}

I think this configuration is more or less self-explanatory. It starts with EKS module, which takes a list of arguments like version, list of users, and List of node groups with details to machines inside of such group. Also, a reference to the Kubernetes provider is present. The configuration is the Kubernetes provider has to be placed here but is basically referring to the cluster. See EKS module documentation for Details.

EKS module alternatives

Of course, there are alternatives to the EKS module. Meanwhile, the AWS EKS has grown (and got a bit simpler), and also terraform *native" resource eks_cluster has evolved as well. I’m interested in your experience with it… Please share if you use it as is without the EKS module.

Updating EKS cluster versions

I’m pretty sure, that I’ve been on EKS with above approach since Kubernetes 1.16 or maybe even 1.15. Currently working with the latest available as EKS (1.19). Upgrades are done with the help of the following step by step checklist. It works for me and also was useful to my colleagues already.

  1. At first, consult AWS ESK Upgrade guide - Additional steps may arise from time to time.
  2. Check for deprecated kubernetes APIs in your deployments. If needed change your YAML files to be compliant with the new APIs.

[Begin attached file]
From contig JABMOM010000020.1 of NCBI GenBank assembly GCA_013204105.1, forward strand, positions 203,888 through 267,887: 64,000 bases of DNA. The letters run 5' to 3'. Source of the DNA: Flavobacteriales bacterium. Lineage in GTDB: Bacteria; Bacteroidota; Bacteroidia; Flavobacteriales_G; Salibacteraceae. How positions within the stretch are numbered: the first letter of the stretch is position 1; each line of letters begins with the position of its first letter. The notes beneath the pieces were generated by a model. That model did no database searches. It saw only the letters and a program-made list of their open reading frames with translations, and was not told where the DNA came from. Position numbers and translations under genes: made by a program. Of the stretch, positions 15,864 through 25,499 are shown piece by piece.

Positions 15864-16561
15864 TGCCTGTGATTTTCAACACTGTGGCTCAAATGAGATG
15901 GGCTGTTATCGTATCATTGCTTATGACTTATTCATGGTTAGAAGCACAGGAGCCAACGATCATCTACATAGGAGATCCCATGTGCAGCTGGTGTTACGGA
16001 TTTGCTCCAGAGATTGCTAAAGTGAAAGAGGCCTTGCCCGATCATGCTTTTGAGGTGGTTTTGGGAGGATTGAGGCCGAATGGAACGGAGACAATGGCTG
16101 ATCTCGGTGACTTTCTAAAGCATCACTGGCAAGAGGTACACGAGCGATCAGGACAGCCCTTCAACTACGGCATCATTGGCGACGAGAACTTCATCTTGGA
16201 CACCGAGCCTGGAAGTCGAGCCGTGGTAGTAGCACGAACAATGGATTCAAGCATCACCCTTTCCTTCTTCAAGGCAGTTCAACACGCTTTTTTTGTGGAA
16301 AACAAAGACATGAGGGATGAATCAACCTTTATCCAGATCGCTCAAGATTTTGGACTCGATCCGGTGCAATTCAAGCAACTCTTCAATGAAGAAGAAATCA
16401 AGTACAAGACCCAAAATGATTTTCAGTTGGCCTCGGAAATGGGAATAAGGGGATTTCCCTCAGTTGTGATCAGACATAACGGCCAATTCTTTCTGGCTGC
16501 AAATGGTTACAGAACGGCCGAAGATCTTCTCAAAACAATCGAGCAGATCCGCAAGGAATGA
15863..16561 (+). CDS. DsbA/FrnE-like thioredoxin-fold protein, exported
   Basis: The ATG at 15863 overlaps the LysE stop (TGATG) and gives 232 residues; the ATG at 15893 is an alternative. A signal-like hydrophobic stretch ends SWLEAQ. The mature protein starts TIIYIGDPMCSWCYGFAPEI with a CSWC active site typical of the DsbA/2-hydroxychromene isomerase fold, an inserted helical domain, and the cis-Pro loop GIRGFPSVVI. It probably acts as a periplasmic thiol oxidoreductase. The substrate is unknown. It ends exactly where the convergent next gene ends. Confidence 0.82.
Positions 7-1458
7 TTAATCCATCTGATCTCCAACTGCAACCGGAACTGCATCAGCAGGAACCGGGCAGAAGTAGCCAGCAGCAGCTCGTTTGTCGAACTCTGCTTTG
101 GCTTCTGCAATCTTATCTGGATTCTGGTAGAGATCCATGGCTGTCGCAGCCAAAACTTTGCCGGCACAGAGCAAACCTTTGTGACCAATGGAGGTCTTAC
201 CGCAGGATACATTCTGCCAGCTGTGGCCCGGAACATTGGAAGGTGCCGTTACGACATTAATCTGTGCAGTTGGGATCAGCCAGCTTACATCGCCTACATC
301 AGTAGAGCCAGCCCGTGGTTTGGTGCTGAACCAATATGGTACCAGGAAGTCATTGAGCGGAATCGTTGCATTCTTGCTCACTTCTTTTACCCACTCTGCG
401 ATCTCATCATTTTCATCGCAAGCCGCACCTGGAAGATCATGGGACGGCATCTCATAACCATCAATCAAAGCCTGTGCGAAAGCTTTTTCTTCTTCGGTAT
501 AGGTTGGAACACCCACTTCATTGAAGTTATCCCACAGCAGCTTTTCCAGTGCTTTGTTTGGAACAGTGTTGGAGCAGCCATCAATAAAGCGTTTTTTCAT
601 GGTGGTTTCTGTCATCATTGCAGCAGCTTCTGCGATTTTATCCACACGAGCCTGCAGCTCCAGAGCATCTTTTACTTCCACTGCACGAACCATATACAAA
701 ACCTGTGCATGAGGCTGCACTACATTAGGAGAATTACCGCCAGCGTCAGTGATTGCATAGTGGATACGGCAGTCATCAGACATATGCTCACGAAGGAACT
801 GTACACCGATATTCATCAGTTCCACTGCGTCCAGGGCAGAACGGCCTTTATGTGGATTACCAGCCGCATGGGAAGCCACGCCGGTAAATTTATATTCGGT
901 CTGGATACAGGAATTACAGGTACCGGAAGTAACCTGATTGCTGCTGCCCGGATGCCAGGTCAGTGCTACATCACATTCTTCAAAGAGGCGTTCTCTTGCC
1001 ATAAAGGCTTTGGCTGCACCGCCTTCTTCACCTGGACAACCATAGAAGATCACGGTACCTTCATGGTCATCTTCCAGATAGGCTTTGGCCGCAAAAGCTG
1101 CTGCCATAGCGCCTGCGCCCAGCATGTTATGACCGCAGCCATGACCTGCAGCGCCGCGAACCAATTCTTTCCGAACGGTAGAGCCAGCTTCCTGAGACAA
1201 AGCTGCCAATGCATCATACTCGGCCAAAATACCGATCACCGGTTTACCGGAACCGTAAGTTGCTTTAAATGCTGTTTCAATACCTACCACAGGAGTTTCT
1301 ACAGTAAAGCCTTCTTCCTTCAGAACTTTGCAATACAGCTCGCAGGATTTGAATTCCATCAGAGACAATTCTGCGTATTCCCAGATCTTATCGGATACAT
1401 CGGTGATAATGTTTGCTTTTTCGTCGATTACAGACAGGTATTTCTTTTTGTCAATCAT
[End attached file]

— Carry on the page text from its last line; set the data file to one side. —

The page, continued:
3. Having stages. Start with DEV, continue with BETA and LIVE at last
  4. Update EKS Cluster Resource (Control Plane) version via Terraform
    • First check the availability of new EKS Terraform plugin first.
    • Check Changelogs! update ESK module plugin without changing k8s version first. Fix potential problems.
    • Now change Kubernetes version, apply and wait until it’s there
  5. Upgrade CNI Plugin if needed. (see 1.)
  6. Upgrade kube-proxy version if needed (see 1.)
  7. Update coredns if needed (see 1.)
  8. Upgrade Node Groups. You can do it via AWS UI console or create new node group in terraform and delete the old

Recapitulation

Thank you for reading. Now you have some idea how to install the Kubernetes cluster on AWS (AWS EKS). You know how to prepare to terraform for it and what are the major AWS Resources to create. You have even a working code that will provide a cluster if you define Variable ${local.cluster_name} and the additional user correctly… Happy to read about your experiences and improvement proposals!


  1. Installing AWS CLI v2 ↩︎